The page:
In 1913 a visit was paid to the works at Bedford by the Members of this Institution, and on 27th June 1918, Messrs. Allen were honoured by a visit from His Majesty King George V. and Queen Mary. Mr. Allen was a pioneer in the systematic training of his engineering pupils and he was rewarded by their consistent success and their continued affection. He was a J.P. for the county of Bedford and became High Sheriff in 1904, and was also a Deputy-Lieutenant and a member of the Territorial Association.

Mr. Allen became a Member of this Institution in 1885 and a Member of Council in 1906. He was also a Member of the Institution of Civil Engineers.

In 1915 he was elected a Vice-President of this Institution and in 1921 a Past Vice-President, ill-health having rendered his elevation to the presidential chair impossible. To him the Institution owes the foundation of the Benevolent Fund, and the Grant of £1000, which bears his name, to enable a Graduate, selected by the Council of the Institution, to spend three years in the Engineering School at Cambridge University.

Mr. Allen died on 3rd September 1926, at Bromham House, Bedford.

1926 Obituary [8]

WILLIAM HENRY ALLEN, D.L., an original Member of the Institute and Member of Council from 1915 to 1924, died on September 3, 1926, at his residence, Bromham House, Bromham, near Bedford, at the age of eighty-two.

He was born at Cardiff and was educated under John Elwell, Wallescote House, Weston-super-Mare, and Christ College, Brecon, and was trained as an engineer.

At the age of thirty-six he began manufacturing in Lambeth, and in 1893, when his works there could not be further enlarged, he bought a site near the station at Bedford. This was the nucleus of the present western quarter of Bedford known as Queen's Park, housing over 5,000 people, many of whom are employed at one or other of the two works of the present company,

Messrs. W. H. Allen, Sons, and Company, Limited, which was incorporated in 1900, and of which Mr. Allen was founder and chairman. He was an expert in pumping machinery, and his works were responsible for much of the pumping equipment of large irrigation schemes in Egypt. He also developed the direct current dynamo, and installed electrical equipment in vessels of the Royal Navy and Mercantile Marine, and in dockyards. The dockyards of the Japanese Admiralty, in particular, were equipped by the firm.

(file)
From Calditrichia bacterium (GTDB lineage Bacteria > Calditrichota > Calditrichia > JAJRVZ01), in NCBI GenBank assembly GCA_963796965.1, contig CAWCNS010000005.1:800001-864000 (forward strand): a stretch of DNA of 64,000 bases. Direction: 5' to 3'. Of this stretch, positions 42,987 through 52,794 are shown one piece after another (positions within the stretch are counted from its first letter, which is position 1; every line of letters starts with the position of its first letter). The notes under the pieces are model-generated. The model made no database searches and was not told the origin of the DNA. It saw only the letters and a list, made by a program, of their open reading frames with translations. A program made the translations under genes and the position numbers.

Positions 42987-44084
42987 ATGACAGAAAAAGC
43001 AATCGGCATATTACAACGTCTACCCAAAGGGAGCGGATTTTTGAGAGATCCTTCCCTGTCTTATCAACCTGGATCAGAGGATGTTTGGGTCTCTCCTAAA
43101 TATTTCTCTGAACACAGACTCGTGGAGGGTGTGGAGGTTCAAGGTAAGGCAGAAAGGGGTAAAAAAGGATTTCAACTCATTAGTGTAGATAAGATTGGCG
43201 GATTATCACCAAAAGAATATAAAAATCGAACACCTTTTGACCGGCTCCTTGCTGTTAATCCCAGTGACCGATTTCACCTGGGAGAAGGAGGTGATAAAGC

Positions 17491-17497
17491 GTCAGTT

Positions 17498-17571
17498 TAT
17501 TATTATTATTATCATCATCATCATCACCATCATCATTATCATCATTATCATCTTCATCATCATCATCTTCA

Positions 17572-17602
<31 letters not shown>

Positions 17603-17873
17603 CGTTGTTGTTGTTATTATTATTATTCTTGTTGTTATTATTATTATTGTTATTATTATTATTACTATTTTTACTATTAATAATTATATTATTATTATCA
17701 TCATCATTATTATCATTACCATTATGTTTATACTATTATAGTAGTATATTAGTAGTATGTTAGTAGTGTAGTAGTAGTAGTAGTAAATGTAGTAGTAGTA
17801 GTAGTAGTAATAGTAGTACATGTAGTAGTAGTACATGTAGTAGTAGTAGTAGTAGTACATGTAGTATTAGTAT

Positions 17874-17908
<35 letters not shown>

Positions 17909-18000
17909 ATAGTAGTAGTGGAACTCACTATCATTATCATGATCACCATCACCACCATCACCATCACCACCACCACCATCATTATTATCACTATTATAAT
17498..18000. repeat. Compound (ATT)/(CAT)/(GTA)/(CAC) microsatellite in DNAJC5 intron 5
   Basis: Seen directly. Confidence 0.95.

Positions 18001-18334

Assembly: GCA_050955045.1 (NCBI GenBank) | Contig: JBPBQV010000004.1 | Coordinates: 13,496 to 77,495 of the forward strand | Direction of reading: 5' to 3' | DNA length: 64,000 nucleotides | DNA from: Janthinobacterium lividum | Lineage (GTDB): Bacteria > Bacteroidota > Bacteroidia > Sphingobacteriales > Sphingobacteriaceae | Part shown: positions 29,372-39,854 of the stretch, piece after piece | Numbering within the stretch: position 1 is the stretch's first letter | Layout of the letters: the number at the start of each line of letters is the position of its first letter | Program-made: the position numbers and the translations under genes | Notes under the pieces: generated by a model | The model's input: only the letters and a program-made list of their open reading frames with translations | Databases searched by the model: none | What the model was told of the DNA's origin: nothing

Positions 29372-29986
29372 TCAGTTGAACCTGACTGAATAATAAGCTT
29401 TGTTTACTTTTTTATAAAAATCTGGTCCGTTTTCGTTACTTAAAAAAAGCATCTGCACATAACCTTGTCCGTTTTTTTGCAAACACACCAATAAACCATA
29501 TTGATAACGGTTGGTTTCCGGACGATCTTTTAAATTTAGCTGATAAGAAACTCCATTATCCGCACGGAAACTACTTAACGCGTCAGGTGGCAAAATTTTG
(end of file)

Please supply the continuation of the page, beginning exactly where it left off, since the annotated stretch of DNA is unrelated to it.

During the war he quadrupled the output of the works. Mr. Allen was a lover of outdoor life, including hunting, shooting, farming, and gardening. He was also an organist of no mean ability. In Bedford he was known for his interest in the welfare of his workpeople and his generosity. He was the principal donor of the church which now stands in Queen's Park. He was twice married, and leaves five sons and five daughters.

One of his sons fell in the Great War. Three of them are now associated with the company, Mr. Richard Allen, C.B.E., a member of the Institute, being managing director. Both he and his brother, Mr. Harold Allen, have been high sheriffs for Bedford. shire, an office held by their father in 1904. Mr. George P. Allen, another son, is a well-known architect.

Mr. Allen was a member of the Royal Institution and the Institution of Civil Engineers, and a Vice-President of the Institution of Mechanical Engineers.

1926 Obituary [9]

See Also


Sources of Information

  1. 1851 Census
  2. The Engineer 1926/09/10
  3. 1871 Census
  4. 1881 Census
  5. 1891 Census
  6. 1903 Motoring Annual and Motorists Year Book
  7. 1926 Institution of Mechanical Engineers: Obituaries
  8. 1926 Institute of Metals: Obituaries
  9. The Engineer 1926/09/10 p281